It was a small, sparse hut, with a mud floor and crude wooden rafters of slate and straw. What made it so audacious was not so much its stark simplicity, although that was a loud statement in itself.
It was really its location. The hut was at bottom of a gorge which would be totally submerged when the big dam came up. No wonder, it was called the doob khetra, the place of submergence. Literally a sink hole.
Now with somewhat of a sinking feeling, I was in luminous presence of the man in white who inhabited it. Sunderlal Bahuguna. His weathered and wrinkled visage broke into a smile, both playful and slightly mischievous, as he received me.
We sat on the bare floor for a few moments. I didn’t know what to say. I felt overwhelmed by the circumstances in which the meeting was taking place.
A people's man
Bahuguna had been on a fast to protest against the construction of the Tehri Dam. The year was 1996. I was a young Associate Professor at Indian Institute of Technology, Delhi. A number of us were part of a small support group that engaged with peoples’ movements.
When we received Bahuguna, he told us that his movement was not just environmental, but spiritual. The Tehri project was to come up at the confluence of two sacred streams, the Bhagirathi and the Bilangana, which later joined into India’s most revered river, the mighty Ganga.
These dams will not only kill the rich marine resources of the region, but obstruct the natural flow and oxygenation of the river. Disconnect from its source, the Ganga will itself lose its sanctity, he said.
The conscience of the nation
I didn’t follow Bahugana’s reasoning, but his mode of protest shook the conscience of the nation. His indefinite fast had crossed into the second month making both the central government and its mandarins uncomfortable.
I felt a sense of alarm when someone in our group told me, “This may be your last chance to see Sunderlal-ji.” I didn’t know exactly what to do, but I decided to visit him, as one might have Mahatma Gandhi, during the latter’s transformative experiments with truth and battles with the mighty British empire.
When I undertook the journey, I had been forewarned, “Do not attempt to talk to him. He must conserve all his energy during this fast simply to stay alive.” I bore that in my mind as I was now, suddenly, face to face with him. His wife and companion during his innumerable struggles, Vimala-ji, entered the hut in a quiet and unobtrusive manner. She asked in a low tone of voice, “You must tired from your journey. What can I bring for you?”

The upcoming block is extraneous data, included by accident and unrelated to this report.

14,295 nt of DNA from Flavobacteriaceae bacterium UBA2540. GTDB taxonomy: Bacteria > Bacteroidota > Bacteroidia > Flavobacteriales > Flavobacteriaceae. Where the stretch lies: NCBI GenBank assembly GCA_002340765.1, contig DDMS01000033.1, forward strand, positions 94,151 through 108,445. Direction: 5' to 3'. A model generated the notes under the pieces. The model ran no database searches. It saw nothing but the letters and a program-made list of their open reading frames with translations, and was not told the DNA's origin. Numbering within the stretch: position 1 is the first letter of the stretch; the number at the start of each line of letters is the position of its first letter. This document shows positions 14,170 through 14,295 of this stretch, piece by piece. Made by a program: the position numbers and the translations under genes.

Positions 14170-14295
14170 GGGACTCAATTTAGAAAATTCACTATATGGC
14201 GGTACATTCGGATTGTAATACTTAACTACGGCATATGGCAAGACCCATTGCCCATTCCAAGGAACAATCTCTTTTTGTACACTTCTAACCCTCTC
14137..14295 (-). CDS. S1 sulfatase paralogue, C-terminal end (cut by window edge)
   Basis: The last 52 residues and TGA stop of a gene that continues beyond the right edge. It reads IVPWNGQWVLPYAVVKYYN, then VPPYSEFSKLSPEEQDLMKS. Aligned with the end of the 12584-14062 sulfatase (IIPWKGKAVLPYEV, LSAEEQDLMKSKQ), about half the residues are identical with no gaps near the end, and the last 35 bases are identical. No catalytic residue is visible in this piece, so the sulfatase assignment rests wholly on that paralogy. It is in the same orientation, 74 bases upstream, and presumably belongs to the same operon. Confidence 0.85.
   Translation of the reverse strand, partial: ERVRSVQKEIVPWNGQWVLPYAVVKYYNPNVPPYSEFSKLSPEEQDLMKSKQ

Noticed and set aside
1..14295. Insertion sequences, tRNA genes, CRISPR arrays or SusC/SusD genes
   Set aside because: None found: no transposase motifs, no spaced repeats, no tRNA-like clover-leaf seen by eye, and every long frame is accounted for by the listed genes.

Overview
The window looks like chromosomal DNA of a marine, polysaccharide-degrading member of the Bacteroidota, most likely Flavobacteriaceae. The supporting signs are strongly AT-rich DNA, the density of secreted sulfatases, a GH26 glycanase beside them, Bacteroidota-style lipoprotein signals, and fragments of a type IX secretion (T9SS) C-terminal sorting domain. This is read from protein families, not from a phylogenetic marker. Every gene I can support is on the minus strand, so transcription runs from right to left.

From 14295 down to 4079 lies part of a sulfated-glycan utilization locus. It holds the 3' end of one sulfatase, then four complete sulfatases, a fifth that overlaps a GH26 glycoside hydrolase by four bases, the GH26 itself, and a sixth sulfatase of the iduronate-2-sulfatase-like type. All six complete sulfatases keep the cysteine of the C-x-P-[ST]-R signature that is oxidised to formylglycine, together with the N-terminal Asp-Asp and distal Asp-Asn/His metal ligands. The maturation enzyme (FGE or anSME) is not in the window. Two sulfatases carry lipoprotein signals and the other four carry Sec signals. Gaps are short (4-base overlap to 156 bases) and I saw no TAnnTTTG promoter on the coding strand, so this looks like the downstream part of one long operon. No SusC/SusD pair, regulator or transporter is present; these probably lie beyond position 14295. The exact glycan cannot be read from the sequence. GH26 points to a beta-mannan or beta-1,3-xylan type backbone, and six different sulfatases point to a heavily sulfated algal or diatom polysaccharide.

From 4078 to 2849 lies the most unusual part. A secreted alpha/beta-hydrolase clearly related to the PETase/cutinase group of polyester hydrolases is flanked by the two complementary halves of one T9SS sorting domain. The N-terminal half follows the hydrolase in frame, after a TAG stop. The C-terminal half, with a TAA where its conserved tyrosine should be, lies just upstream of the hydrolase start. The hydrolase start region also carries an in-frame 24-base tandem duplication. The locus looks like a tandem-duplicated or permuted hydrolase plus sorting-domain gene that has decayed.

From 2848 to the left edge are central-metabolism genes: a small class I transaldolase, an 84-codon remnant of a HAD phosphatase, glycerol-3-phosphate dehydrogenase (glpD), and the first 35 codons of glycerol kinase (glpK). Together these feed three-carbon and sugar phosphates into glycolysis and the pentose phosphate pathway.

Yes, my journey had indeed by exhausting, almost surreal. From the raging heat of parched and dusty plains, I had disembarked at Haridwar, the town holy to the Hindus, which actually signified a door (dwar) to Hara (Shiva) or Hari (Vishnu). The Ganga flowed through this town down from the Himalayas.
Much of its contamination and pollution came further downstream, from the industries and tanneries that dotted its banks in India’s most populous state, Uttar Pradesh.
Vimala-ji was waiting for my answer, “I can bring you some herbal tea if you don’t like angrezi chai (English tea).” I looked around the empty room. It had no utensils, no furniture, no sign of a kitchen.
A repentance fast
Bahuguna, with his keen, twinkling eyes, followed my gaze. “Oh! All this will soon be under water. We keep nothing here, except our bodies, which will also drown as the waters touch the skies.” I looked up at him with guilty astonishment. Had I inconvenienced him by coming up to intrude into his penance or “repentance fast,” as he called it?
Looking down, I asked, “Do you mean to say that you’ll lose? I can’t believe it. How can you give up?” His face became grave. In barely a whisper, he said, “What can one man do? The government seems to be in no mood to listen.
Even the villagers have been bought over. They all want New Tehri, with all its development. Only I don’t want any of it.” There was a finality to his voice, which brought a chill down my spine. Bahuguna added, “Do go check out the new town. Perhaps, you’ll also be impressed.”
I felt a bit angry and hurt as I stared at him. “It is very hard to stop what you call development. You are at IIT. Your engineers, politicians, and big business make all this happen. You’re wearing khadi (hand spun cloth, which Gandhi popularised) now. But soon you’ll be buying and selling shares of the very construction company which is building this dam.” I was distressed and nonplussed to the point of tearing up. The man in front of me seemed to understand my confusion. He added with a wry smile, “If you must buy shares, avoid that company. I’m sure it’ll go down too.”
Bahuguna had foresight. Though I had no interest in the stock market then, I would at a later stage, also become a modest, middle-class investor. That particular company, one of the largest construction conglomerates at that time, is now reduced to a penny stock. The summers of Delhi made life so miserable that a virtuous refusal to use air-conditioning itself became unsustainable.
Luckily, the frail, fasting man did not die. Then Prime Minister of India, H. D. Devegowda, persuaded him to give up his fast after 74 days in June 1996.
The dam was, however, built and the tiny hut in which I met the legendary activist – there is no trace of it. It must have been long washed away, the ground on which it stood now hundreds of feet below the waters.
(This is the concluding piece of a two-article series on the noted environmentalist Sundarlal Bahuguna who passed away recently)